This one is the ATMega with 16 relays and PWM control over the RGB strips

Spent about $50-60 bucks for the parts

Here's the end result

http://youtu.be/23H6Mbt-h5Y
Thank you for that. How tech savvy do you have to be to do something waaaaay less than that? Which parts do I need and about how much total to buy what I need to do about 8-10. Lights with sound. I looked at th other holiday site but I did not see anything for sale. Just how to use things.
 

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Dan,
There's still some details that need to be specified for your set up. What voltage are your lights? Number of lights you want to control independently? What are you using for the audio playback? How do you want to trigger this? I use EFX-TEK controllers and audio players, if you wanna shoot me an email I'll be glad to help you out.
 

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Thank you for that. How tech savvy do you have to be to do something waaaaay less than that? Which parts do I need and about how much total to buy what I need to do about 8-10. Lights with sound. I looked at th other holiday site but I did not see anything for sale. Just how to use things.
That is quite well done z0mbie st0mp! My worry is that the OP may be a bit overwhelmed with the technical complexity of the Arduino approach. It certainly might be the cheapest option, but writing sketches, reading schematics, hooking up relay boards, working with 110VAC, etc can be daunting for some.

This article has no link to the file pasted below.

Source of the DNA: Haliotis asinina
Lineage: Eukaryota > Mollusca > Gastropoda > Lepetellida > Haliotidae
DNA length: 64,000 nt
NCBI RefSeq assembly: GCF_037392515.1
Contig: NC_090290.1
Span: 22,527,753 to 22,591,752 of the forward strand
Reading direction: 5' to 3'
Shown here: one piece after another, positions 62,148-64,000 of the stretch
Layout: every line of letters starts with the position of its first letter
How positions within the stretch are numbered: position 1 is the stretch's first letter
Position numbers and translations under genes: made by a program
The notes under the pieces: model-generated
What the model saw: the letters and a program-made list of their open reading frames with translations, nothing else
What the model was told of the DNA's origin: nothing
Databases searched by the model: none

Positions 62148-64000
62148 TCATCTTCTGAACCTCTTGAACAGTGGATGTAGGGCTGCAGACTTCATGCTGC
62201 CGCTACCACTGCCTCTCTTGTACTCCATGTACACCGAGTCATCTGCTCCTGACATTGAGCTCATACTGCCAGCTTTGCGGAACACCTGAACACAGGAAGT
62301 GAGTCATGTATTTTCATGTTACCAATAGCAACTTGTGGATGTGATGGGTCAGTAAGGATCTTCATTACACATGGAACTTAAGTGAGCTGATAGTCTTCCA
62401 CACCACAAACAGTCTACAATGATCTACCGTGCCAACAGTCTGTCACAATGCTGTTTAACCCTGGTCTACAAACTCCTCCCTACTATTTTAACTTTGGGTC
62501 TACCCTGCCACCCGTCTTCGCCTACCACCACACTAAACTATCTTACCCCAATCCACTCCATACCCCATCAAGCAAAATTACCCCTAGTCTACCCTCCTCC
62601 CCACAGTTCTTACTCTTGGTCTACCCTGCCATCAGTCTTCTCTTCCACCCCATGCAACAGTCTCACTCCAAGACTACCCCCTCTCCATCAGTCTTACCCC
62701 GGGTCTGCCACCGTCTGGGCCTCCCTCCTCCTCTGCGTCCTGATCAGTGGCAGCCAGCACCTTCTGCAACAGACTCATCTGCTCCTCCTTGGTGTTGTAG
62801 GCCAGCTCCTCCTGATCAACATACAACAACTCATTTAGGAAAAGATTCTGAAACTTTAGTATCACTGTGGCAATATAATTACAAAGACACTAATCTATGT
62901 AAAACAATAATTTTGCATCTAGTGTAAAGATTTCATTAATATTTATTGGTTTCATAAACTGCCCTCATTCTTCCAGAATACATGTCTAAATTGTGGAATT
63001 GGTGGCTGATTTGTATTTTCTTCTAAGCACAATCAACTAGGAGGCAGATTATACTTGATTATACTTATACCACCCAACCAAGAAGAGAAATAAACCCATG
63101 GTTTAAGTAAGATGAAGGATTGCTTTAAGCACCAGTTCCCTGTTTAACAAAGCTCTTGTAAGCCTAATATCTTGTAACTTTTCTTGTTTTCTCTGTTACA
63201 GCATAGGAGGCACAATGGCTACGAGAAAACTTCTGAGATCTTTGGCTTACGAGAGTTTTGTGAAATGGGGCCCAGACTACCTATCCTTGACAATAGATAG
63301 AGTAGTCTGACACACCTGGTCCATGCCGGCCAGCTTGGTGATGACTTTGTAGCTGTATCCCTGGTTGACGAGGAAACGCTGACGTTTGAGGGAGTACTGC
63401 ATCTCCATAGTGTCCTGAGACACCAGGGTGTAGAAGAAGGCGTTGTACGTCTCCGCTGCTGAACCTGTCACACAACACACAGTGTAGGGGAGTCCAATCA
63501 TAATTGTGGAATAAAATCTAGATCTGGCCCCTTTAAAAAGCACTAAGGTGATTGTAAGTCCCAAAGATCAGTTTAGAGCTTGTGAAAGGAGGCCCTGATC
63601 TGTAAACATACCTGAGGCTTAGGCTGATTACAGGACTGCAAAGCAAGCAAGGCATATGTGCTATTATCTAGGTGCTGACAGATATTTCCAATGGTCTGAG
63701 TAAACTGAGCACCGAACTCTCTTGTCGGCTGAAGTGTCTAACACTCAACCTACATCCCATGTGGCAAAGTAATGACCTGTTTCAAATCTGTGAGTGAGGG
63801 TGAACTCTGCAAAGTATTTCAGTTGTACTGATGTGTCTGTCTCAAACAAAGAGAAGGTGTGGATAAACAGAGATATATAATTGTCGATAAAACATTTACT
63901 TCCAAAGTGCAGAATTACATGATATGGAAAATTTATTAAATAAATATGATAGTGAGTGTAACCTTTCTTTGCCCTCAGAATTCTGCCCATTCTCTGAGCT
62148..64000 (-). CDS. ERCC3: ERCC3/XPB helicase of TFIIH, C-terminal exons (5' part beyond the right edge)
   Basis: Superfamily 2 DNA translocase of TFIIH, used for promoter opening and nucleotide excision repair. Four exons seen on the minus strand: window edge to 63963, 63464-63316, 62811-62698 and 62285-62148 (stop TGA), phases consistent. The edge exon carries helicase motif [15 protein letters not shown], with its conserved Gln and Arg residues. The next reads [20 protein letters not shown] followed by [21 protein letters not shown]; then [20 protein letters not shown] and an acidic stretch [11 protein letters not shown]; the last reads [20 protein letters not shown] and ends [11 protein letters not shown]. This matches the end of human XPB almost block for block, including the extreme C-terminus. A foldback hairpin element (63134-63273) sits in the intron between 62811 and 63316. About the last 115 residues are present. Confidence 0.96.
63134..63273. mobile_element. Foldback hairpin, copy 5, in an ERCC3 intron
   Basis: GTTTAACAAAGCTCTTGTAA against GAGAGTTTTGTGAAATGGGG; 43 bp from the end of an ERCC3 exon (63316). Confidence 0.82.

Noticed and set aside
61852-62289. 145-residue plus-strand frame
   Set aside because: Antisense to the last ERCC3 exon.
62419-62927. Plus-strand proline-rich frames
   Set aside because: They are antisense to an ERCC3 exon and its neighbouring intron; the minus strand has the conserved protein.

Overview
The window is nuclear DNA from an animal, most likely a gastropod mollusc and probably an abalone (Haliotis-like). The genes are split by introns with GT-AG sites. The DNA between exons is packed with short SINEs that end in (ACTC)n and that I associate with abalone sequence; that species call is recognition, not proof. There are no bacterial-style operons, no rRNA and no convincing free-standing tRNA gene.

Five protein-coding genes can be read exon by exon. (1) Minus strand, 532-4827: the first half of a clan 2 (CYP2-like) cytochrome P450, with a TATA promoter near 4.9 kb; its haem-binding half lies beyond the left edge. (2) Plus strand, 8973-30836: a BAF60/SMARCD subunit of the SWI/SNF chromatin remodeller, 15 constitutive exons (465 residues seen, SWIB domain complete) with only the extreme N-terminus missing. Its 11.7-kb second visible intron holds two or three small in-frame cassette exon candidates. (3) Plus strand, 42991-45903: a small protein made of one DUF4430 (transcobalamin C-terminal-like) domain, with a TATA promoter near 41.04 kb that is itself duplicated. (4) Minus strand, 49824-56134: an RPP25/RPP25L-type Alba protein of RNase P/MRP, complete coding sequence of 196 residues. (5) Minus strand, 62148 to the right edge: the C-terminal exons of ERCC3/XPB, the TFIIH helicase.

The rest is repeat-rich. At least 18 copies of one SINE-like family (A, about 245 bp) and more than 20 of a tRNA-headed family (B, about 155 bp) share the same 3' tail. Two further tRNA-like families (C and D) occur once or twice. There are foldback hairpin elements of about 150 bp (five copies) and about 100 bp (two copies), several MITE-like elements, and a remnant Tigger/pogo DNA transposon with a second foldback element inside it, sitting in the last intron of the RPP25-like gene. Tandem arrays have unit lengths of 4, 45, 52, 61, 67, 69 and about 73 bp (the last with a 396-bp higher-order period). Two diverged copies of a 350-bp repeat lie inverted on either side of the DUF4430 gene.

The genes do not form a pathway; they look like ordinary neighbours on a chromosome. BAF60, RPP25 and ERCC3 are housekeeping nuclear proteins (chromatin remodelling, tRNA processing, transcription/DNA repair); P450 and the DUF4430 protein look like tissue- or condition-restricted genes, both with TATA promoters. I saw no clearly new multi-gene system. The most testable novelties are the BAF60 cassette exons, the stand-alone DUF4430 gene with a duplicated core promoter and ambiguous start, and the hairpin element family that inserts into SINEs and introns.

Danski, you haven't yet shared with us your comfort level with a few key areas to make appropriate recommendations. Are you looking for a boxed solution, or something that you would be willing to put together (and wire) yourself? What is your price range? Will you be able to use a computer to drive your show, or are you looking for a stand-alone controller?

FYI: If you are looking for the hardware referenced on the other holiday site, check out Holiday Coro, DIY LED Express and Seasonal Entertainment. These do assume that you can handle your own wiring and setup.